That’s why our annual survey matters – it’s an important barometer that helps us to measure our progress. Over a few short years we can see the direction that we are travelling in together and assess our progress against a range of broad themes. Are we starting to make the changes that people have asked for? What has improved? What do we need to keep doing more of? What’s new that we haven’t seen before? Are we delivering our strategy to support our people? How else can we measure and understand the reality of working here, and agree the changes and developments that we need to prioritise?
These are the questions we must continue to ask ourselves, alongside taking the time to feedback regularly to our colleagues, managers and staff on how we can do this.
The insight you’ve given into how you really feel is invaluable and vital to us becoming a better employer and an even better Trust. Our commitment as a Board and, in turn, managers throughout the Trust, is that we will always work as hard as we can to respond to the messages you give us.
In the last survey, you told me very clearly that you weren’t satisfied with flexible working options and – in response – we started to make and promote changes to policy and practice to enable more flexibility. But of course changing paperwork won’t make the changes that everyone wants to see. Whilst the feedback indicates this is improving, the cultural changes which really drive new ways of working are more complicated and take longer. We also want to make sure that this is a central theme as part of the focus of flourish at the frontline, ensuring that the best possible opportunities are available across the entire organisation.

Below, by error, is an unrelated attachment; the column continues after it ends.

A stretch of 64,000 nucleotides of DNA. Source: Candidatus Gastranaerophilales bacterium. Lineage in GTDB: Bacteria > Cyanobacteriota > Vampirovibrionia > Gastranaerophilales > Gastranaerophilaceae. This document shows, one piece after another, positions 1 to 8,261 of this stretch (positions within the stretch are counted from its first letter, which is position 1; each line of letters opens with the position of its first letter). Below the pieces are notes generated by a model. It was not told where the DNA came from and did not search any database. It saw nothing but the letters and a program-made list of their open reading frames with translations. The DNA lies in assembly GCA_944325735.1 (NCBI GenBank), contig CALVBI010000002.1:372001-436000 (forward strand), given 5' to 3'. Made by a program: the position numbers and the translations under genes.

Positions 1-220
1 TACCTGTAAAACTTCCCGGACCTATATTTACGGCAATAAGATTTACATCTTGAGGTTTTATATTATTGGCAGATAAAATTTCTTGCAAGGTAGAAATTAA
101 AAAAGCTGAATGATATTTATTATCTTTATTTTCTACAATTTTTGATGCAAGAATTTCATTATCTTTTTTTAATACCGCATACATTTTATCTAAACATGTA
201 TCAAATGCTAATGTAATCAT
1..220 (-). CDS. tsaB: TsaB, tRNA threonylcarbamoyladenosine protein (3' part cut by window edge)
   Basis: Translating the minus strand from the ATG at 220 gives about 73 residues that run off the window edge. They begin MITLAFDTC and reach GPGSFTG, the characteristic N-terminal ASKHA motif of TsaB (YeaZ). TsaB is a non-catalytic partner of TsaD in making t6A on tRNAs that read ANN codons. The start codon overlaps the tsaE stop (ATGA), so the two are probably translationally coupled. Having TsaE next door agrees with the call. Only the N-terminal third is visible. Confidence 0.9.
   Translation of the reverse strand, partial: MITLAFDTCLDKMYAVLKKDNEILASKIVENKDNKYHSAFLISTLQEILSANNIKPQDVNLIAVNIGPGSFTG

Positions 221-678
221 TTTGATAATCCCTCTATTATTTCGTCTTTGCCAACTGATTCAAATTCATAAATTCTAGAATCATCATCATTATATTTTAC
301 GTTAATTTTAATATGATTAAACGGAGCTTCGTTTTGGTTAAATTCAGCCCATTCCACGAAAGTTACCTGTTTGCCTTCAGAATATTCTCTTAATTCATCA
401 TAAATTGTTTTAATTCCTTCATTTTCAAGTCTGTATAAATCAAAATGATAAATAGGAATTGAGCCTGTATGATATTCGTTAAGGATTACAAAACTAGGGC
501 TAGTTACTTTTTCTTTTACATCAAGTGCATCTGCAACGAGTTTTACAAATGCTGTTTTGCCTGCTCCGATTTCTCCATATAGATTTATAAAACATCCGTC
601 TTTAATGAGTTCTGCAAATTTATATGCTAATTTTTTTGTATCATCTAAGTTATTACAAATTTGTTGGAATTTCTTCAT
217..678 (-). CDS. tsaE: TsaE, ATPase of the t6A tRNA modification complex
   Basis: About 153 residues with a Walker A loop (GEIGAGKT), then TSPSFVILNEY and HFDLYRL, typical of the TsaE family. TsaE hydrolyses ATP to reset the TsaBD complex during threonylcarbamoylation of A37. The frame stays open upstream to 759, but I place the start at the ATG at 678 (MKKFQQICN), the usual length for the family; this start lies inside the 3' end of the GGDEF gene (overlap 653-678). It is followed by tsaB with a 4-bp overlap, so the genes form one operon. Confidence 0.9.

At last week’s event, the estates and pharmacy teams, in particular, shared their experience of responding positively to previous feedback from surveys and how they had embraced the challenges that they had heard and worked together to make a difference – that’s what our Flourish approach is all about.
Both teams described how they have taken feedback that was hard to hear and actively listened to staff more clearly on a day-to-day basis. Through a variety of staff engagement events, including open forums, managers and staff built trust and were able to think together about changes that would help. We heard about health checks, rest areas, mental health first aid training and managers saying ‘thank you’ – all of which make the Trust a better place to work.
Feedback from the staff survey provides a firm basis from which to set meaningful, considered priorities for action which will guide and influence the policies, practices, decision making and behaviours that we want to see.
However I want us to think less about the annual cycle of receiving survey results and short-term action plans that focus on trying to improve next year’s results. Instead, I want us to reach a much clearer, holistic and more sophisticated understanding of what we need to do to become the best NHS employer that we can be.
This will be a combination of art and science, information and insight and we will need leaders at every level – frontline, middle and Board – to accept collective responsibility to make the most of our collaborative effort.
An example of excellence
I’ve been very proud to see the fantastic response that everyone has contributed to in supporting our patients with coronavirus. I visited the HCID team last week to thank them personally for their hard work. I know that many teams have also supported this remarkable effort and will continue to do so. Thank you all.